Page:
Pulitzer Prize novelist, North Korea tech blogger offer global perspective in Newsroom by the Bay keynote address

In this age of information, anything you could possibly want to know is at your fingertips at the press of a button. Here in the United States, it’s easy to take for granted the range of access that we have to information.

On Monday night, Pulitzer Prize winner Adam Johnson, and North Korea Tech blogger Martyn Williams put our lives into perspective in a two-hour talk to approximately 90 students, parents and guests at Jordan Hall on the Stanford University campus.

Novelist Adam Johnson and tech blogger Martyn Williams shared observations during the NBTB keynote on June 24 about the work they are doing to shed light on the  little-known nation of North Korea.

Novelist Adam Johnson and tech blogger Martyn Williams shared observations during the NBTB keynote on June 24 about the work they are doing to shed light on the little-known nation of North Korea.

Johnson and Williams share a passion for researching the enigma of North Korea, a puzzle that cannot be solved.

North Korea is a “mystery-generating machine,” said Johnson. “It’s what they export.”

But these mysteries often lead to caricatures of a bleak and steadily declining society. Instead of taking into account the 20 million people that live under the totalitarian regime, the media portrays “a place of evil or madness or buffoonery,” said Johnson.

Through their work — in literary fiction and in journalism — Johnson and Williams break this stereotype by humanizing the people of North Korea. In just four pages from his award-winning novel, “The Orphan Master’s Son,” Johnson created characters so immediate and so human that we were able to feel their fear, anger, and vulnerabilities. His lilting cadence was the perfect voice for storytelling, and the audience was drawn in by the raw emotion of his literary fiction.

Perhaps the most interesting fact about the presentation was that Johnson and Williams, despite their expertise, ultimately are as challenged by the mystery of North Korea as Newsroom by the Bay students.

However, this lack of knowledge fueled the curiosity that drove a profound discussion about North Korean citizens. For example, student Sanika Puranik asked how refugees become accustomed to daily life in South Korea. Earlier on Monday, students watched “The Defector,” a film by Canadian documentary maker Ann Shin, which traces the arduous trek of a group of North Koreans who escape their country by traveling through China to South Korea, where they receive government help and housing, but find the transition to the West difficult.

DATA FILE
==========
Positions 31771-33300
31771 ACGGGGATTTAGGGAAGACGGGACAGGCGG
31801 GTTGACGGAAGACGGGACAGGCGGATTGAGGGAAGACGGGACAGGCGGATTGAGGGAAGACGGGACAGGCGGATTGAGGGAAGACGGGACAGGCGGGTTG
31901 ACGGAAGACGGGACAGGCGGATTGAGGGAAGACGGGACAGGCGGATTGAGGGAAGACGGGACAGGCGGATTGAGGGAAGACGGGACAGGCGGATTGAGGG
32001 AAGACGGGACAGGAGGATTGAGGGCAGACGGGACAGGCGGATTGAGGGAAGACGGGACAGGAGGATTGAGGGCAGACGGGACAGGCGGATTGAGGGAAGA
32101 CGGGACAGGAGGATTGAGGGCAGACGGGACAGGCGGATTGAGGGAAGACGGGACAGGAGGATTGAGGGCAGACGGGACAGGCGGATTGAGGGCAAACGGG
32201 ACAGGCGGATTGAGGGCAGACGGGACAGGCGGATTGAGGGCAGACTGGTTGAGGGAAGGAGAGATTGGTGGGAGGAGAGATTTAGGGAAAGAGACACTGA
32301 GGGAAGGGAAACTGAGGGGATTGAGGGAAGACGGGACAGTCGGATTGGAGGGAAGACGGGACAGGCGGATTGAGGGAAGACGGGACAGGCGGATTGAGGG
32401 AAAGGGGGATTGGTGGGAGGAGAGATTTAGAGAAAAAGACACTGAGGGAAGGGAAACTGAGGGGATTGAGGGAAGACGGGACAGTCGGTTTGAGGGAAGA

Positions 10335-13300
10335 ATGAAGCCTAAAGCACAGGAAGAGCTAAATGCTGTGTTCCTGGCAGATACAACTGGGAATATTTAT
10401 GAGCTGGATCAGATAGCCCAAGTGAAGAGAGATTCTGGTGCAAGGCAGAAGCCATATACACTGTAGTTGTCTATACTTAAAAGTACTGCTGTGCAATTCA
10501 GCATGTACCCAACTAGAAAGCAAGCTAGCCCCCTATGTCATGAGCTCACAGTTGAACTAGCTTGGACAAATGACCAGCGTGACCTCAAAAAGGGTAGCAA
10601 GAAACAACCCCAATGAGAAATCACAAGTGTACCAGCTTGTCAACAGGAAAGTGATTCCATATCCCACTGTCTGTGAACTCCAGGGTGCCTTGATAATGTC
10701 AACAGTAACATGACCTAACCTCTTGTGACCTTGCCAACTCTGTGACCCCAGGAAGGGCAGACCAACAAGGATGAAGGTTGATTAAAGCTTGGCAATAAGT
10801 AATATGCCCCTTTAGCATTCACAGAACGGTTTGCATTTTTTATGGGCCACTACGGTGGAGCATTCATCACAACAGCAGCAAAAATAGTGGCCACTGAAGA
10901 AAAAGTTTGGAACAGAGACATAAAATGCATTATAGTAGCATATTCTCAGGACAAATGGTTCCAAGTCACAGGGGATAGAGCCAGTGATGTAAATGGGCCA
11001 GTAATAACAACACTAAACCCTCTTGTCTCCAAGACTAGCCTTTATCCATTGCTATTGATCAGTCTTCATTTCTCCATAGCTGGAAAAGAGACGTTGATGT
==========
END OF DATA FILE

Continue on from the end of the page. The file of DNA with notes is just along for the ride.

The contrast between such refugees’ sheltered lives in North Korea and the modern lifestyle of the rest of the world would be “more than culture shock,” said Williams.

Johnson and NBTB Counselor-in-Training Patricia Jin share a light moment after Johnson's talk.

Johnson and NBTB Counselor-in-Training Patricia Jia share a light moment after Johnson’s talk. Johnson teaches creative writing at Stanford.

Having Johnson and Williams as our guest speakers was not only an honor, but also an opportunity to gain the global perspective that Newsroom by the Bay promotes. As young journalists, it is always exciting to understand different cultures and learn from one another.

—Patricia Jia and Emma Steiner

1 Comment

  1. nkhrporters says:

    Reblogged this on North Korean Human Rights and commented:
    North Koreans are often defined by their totalitarian government, Communism, and terror — when they are really, just ordinary people. This article is right to note that we should work to “humanize people of North Korea” instead of classifying them as mere citizens of a corrupt regime.
    The writer mentions some noteworthy works as well, including a book named “The Orphan Master’s Son” and a movie called “The Defector.” This reminds me of the non-profit organization, LINK’s motto — defining North Korea by its people, not its government.

    Like

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